Melony Ward That’s from a film NORAD made about what nuclear doomsday would look like from the control centre. The military commander is so calm, analytical.

Archive clip A strength of 12 unknown objects, assumed to be hostile. Meanwhile, DO, I understand that we have received the nuclear authority from the Canadian government. Good, check out the authentication. Got ours....looks like we’re in business.

Melony Ward The two sides of the Cold War had an unspoken agreement. Not to trivialize, but it makes me think of two kids –– you don’t knock my sand castle down, and I won’t knock yours down. Except with bombs. The world would stay safe and secure because of the nuclear arsenal. No side would act first, because they knew the other side would respond with a bomb.

Archive clip, US Army The price of peace in this atomic era is strength, and constant readiness to defend ourselves and our homes from any aggression. A single blow can destroy the mightiest nation if the blow is allowed to fall.

Melony Ward The fact of mutually assured destruction was a kind of insurance against aggression. This is where the Distant Early Warning Line, or DEW line, came into to play.

Archive clip, AT&T Archives and History Centre The nation’s leaders decided on a tremendous undertaking. This was to build a radar early warning line north of the Arctic Circle. Starting at the northern most tip of Alaska, it would stretch 3000 miles across the continent to Baffin Island, opposite Greenland. Distant Early Warning Line, they named it. DEW Line it became.

Melony Ward The DEW line was built during a peak period of Cold War tension starting in the mid-1950s. A continental defence system; a string of radar stations that spanned North America, and later, Greenland and Iceland. The shortest route for a nuclear missile — from the USSR — to reach cities in the United States — was to take a path right over the North Pole. A path that required using Canadian airspace.

Archive clip, AT&T Archives and History What was once the impassable Arctic, now provides the quickest routes for attack from a wide sector of Europe and Asia.

Melony Ward If the Soviet Union launched atomic weapons using that shortcut, the DEW radar technicians would alert North American Aerospace Defense Command. That would give the US Air Force three to six hours warning to take defensive action. So, if the Arctic was so impassable, how did these huge Distant Early Warning stations get built?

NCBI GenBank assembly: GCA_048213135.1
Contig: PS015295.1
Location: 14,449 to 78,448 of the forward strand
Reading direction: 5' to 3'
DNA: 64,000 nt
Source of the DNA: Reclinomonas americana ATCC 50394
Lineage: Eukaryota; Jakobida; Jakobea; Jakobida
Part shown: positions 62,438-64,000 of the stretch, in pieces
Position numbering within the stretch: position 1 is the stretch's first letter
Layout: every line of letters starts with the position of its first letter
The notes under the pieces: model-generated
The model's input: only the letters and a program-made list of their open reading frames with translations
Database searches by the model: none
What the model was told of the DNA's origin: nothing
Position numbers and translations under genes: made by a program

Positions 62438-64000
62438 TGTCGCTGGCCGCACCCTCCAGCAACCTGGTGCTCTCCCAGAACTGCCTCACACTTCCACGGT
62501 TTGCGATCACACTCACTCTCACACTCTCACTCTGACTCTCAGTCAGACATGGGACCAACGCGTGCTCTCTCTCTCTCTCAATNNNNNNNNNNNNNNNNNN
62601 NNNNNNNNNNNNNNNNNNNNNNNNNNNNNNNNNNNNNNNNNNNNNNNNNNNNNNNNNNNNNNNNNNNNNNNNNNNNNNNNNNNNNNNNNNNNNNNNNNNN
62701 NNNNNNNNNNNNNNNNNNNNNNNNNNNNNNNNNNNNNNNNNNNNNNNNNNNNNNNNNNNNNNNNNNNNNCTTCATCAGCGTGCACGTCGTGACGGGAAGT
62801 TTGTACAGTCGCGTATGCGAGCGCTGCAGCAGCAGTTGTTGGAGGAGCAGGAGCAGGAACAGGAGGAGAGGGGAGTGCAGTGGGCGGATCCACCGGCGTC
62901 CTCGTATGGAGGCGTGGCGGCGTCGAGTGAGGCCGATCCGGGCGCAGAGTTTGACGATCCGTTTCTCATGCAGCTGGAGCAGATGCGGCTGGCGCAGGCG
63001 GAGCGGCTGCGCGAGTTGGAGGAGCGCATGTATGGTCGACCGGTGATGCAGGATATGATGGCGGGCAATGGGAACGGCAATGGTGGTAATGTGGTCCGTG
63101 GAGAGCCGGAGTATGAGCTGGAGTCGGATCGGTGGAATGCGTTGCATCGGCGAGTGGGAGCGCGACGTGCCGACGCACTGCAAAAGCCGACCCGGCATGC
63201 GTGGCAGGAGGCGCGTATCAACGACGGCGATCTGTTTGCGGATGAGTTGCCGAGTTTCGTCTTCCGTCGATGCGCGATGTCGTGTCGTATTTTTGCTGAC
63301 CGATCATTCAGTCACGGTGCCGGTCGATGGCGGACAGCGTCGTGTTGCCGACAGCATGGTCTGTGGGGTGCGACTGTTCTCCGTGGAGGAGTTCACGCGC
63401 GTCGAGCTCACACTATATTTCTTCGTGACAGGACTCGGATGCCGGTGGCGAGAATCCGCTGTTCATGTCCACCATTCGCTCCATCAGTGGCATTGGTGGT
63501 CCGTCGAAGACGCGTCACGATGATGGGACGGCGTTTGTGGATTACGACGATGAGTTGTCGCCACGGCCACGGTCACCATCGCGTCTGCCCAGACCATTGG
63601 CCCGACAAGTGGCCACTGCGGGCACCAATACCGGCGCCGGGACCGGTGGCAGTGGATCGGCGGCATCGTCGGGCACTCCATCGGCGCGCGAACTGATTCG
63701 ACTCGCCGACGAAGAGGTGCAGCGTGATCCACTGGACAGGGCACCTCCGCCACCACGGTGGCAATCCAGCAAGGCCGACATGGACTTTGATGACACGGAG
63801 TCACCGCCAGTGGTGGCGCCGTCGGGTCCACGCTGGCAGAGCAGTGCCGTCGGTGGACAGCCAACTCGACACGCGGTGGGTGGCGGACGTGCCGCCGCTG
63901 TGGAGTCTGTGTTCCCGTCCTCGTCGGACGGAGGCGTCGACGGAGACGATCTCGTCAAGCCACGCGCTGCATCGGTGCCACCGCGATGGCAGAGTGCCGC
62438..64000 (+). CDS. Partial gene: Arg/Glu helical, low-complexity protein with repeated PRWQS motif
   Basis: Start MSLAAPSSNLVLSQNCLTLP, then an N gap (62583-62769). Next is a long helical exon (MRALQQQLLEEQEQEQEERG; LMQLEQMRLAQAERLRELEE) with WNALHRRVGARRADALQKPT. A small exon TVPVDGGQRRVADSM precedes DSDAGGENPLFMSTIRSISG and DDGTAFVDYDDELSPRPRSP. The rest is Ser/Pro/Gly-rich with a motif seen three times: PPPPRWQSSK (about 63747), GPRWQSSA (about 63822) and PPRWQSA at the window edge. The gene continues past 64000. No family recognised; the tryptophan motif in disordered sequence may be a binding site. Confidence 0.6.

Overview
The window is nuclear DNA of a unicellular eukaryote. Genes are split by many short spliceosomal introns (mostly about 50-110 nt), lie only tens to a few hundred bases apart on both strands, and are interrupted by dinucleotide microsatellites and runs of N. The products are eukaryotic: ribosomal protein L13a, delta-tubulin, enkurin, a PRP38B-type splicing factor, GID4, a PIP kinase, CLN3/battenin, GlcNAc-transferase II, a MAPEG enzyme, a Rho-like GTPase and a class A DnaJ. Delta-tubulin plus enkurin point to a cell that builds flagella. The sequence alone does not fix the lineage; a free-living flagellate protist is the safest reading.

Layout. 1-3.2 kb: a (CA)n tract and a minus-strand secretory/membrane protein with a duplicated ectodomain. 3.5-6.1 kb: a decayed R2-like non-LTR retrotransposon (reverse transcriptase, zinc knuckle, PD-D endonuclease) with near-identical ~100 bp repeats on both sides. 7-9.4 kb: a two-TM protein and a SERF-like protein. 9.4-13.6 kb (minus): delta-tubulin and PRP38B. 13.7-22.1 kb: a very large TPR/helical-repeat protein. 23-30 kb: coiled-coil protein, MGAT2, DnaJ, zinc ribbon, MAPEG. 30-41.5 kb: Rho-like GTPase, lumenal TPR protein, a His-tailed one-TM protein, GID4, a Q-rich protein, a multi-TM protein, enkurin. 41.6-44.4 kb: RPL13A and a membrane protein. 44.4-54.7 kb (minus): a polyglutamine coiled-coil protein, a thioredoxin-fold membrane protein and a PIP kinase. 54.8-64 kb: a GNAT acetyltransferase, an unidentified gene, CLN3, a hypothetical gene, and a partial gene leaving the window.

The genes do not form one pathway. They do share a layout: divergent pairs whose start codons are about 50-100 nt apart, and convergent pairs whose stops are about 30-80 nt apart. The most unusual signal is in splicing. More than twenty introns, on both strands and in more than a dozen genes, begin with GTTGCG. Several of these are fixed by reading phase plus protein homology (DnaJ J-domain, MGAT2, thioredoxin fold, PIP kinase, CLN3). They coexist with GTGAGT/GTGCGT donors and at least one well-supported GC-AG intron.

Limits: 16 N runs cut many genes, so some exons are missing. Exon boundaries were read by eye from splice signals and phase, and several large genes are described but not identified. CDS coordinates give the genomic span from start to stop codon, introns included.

Archive clip, AT&T Archives and History At the proposal to create such a line in that distant wilderness, old Arctic hands shook their heads in doubt. But the DEW line had to be built there. Men had to conquer that unknown frozen wasteland and transform it into a vital outpost of western civilization.

Melony Ward An unknown frozen wasteland? The contractors for the US Department of Defense considered the Arctic empty and an unthinkable place to live. But that southern view of the Arctic — it was false. Families have lived, worked, travelled, and prepared meals in the Arctic since time immemorial. I wanted to better understand DEW line stations and their effects in the Arctic during the Cold War.

The DEW was the largest, and most remote, construction project in North America at the time. Absolutely everything had to be brought from the south by sea or air. Every stick of wood, nails, tools, fuel, snowploughs, technical equipment. Tractors were even dropped by parachute. Design and construction were happening at the same time. They had two short Arctic summers to get it done. How did this mega project get built so quickly? What were its effects on the people who worked there, and who have always lived there?

I spoke with Matt Farish. He’s an associate professor at the University of Toronto and collaborator on the book “The Coldest War: A History of the Distant Early Warning Line.” I asked him, “Who built the DEW line?”